I bring this up because this week’s New York magazine has an infinitely interesting article about modern views on abortion and how they’ve changed since the 70s, when women won the fight for the right to choose. I think the article does a great job of balancing the two sides (though, again, it’s not going to convince anyone of anything), but here are the two most interesting points from my side:

1) Until the mid-nineties, the political debate over abortion remained mostly in the theoretical realm, with the role of government at its center. Had it stayed there, it’s possible we’d be in a different place today. But in late 1995, a Florida Republican congressman named Charles Canady had a stroke of insight that would shift it to the realm of both the metaphysical and brutally physical, which is precisely where the pro-life movement wanted it all along. On the floor of the House, he introduced a bill that would ban so-called “partial-birth abortions,” a second-trimester surgical method previously known as intact dilation and extraction. The procedure was extremely upsetting to behold. In it, the fetus—or is it a baby?—is removed from the uterus and stabbed in the back of the head with surgical scissors. It’s a revolting image, one to which the public was ritualistically subjected on the evening news as the debate raged on the House and Senate floors. Defending it was a pro-choice person’s nightmare. Pat Moynihan compared it to infanticide. Clinton still vetoed the ban in 1996, but it was eventually signed into law in 2003 and withstood a Supreme Court challenge in 2007. More important, women were spooked. “A lot of our patients started asking whether or not the fetus felt pain after that, even if they were early along in their pregnancy,” says Albert George Thomas, who until two years ago had spent eighteen years as the head of the family-planning clinic at Mount Sinai. He adds that many women also came into his clinic expressing confusion about the size of the fetus they were aborting. Some were terrified that it was huge, even those who were coming in at six weeks. At that stage, it’s the size of a lentil.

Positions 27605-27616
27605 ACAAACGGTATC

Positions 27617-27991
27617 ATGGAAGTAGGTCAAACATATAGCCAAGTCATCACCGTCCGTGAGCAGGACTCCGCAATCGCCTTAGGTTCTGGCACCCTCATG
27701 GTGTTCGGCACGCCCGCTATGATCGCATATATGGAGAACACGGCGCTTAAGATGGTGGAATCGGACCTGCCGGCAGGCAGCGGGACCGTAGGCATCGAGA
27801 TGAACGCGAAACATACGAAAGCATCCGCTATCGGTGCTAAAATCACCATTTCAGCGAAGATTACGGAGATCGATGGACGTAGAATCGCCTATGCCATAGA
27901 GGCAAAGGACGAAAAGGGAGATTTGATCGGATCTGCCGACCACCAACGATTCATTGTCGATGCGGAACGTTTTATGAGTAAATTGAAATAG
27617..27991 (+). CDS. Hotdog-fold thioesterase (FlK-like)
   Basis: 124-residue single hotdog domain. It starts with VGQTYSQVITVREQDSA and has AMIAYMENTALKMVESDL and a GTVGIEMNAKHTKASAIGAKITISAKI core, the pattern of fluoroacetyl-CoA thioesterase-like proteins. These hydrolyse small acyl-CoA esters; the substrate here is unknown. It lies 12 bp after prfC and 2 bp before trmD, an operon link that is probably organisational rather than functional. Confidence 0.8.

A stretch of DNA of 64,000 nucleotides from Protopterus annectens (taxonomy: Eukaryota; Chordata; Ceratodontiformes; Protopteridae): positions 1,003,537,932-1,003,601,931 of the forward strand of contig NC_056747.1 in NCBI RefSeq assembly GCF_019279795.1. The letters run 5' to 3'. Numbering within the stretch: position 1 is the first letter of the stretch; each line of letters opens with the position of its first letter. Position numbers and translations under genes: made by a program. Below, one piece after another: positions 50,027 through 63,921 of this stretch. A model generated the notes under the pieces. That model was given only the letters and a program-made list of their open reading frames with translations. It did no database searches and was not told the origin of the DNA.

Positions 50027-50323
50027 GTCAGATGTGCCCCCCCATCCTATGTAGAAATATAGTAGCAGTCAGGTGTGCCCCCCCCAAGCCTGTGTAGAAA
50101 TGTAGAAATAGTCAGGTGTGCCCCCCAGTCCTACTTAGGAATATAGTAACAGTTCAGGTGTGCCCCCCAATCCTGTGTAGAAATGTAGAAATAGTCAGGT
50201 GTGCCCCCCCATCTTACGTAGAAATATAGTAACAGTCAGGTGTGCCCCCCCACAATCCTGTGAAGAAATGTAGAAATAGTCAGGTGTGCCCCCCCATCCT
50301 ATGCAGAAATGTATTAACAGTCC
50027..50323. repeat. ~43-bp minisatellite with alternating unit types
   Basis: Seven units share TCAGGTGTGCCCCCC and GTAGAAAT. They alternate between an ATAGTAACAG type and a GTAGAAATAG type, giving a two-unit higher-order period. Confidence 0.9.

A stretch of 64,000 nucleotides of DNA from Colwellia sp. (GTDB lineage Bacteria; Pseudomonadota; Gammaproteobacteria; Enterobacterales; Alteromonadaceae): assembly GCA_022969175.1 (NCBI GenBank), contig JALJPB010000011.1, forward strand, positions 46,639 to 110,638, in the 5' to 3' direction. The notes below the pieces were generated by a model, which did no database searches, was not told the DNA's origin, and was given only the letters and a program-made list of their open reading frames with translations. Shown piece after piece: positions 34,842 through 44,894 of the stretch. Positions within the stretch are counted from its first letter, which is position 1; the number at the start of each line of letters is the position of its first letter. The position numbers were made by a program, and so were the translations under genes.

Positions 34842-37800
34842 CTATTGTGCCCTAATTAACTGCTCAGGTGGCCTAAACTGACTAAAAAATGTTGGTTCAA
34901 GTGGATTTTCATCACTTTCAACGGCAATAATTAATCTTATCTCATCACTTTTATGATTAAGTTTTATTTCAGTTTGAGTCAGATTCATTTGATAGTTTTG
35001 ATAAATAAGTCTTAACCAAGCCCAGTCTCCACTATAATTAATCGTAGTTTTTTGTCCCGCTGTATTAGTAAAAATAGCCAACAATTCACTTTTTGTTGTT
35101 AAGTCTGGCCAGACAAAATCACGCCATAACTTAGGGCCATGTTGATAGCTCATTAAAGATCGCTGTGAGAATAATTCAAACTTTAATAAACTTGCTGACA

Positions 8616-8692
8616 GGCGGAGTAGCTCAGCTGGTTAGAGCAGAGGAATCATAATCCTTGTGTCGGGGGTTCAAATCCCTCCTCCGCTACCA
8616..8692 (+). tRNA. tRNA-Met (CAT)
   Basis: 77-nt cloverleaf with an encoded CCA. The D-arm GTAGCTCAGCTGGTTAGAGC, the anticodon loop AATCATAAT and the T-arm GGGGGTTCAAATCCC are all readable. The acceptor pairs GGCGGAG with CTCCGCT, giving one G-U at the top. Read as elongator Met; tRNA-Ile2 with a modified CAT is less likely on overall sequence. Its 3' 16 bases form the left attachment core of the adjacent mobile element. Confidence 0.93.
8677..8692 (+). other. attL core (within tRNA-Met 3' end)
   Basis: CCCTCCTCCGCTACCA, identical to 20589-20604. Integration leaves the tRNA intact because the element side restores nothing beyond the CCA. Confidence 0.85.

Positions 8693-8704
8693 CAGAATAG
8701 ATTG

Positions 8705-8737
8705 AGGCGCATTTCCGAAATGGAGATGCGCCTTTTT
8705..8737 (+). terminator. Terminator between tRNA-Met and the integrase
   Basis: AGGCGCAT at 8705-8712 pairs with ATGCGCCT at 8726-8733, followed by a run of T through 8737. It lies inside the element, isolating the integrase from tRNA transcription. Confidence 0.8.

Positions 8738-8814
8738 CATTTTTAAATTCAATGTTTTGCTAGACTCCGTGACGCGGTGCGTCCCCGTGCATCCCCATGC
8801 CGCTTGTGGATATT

2) Abortion counselors will also tell you that the stigma attached to the procedure is worse than it’s been in years. “When I started as a patient advocate in Ohio in 1996,” says Jeannie Ludlow, a professor at Eastern Illinois University who has written a great deal about abortion, “what I mostly saw were women who were thinking about abortion in individual ways—this is what’s going on in my life, this is what I’m thinking I should do. But by the time I left in 2008, our patients would be saying all that and ‘Oh, and I know I’m going to feel bad for the rest of my life,’ even if they seemed perfectly sure of their choice.”